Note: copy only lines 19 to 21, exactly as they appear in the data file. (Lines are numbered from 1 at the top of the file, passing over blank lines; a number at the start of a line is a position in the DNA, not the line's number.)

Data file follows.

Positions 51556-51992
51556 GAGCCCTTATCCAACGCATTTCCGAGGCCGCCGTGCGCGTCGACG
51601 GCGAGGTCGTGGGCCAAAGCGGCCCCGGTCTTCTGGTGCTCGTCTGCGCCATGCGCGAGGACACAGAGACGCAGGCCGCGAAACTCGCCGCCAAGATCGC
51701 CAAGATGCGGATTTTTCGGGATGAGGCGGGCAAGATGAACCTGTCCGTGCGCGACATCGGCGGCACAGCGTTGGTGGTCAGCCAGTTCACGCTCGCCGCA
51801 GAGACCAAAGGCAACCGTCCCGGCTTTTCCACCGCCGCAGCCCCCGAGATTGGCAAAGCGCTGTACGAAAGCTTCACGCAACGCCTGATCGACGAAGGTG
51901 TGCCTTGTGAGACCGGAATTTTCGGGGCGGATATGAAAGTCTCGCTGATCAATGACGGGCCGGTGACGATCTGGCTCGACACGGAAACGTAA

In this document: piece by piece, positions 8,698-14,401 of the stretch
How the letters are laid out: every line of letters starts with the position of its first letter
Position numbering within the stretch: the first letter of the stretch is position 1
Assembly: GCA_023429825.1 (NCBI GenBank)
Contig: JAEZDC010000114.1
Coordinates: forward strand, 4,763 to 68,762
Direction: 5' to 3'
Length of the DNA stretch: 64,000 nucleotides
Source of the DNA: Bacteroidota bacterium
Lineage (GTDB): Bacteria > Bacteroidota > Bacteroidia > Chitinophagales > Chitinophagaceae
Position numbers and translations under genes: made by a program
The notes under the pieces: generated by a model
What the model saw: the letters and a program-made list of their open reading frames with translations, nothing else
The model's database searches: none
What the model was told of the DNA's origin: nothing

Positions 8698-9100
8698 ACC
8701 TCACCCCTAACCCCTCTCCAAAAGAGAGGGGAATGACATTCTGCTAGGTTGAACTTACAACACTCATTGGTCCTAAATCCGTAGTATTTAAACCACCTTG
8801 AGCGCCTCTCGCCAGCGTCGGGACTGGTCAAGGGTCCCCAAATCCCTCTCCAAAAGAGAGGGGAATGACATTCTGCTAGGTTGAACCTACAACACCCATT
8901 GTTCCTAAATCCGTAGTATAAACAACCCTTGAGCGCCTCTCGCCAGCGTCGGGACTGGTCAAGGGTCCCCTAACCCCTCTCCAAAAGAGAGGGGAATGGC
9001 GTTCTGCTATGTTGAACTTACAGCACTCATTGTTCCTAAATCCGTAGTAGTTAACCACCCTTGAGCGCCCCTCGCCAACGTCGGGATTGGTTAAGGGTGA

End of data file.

What the model saw: the letters and a program-made list of their open reading frames with translations, nothing else
The model's database searches: none
What the model was told of the DNA's origin: nothing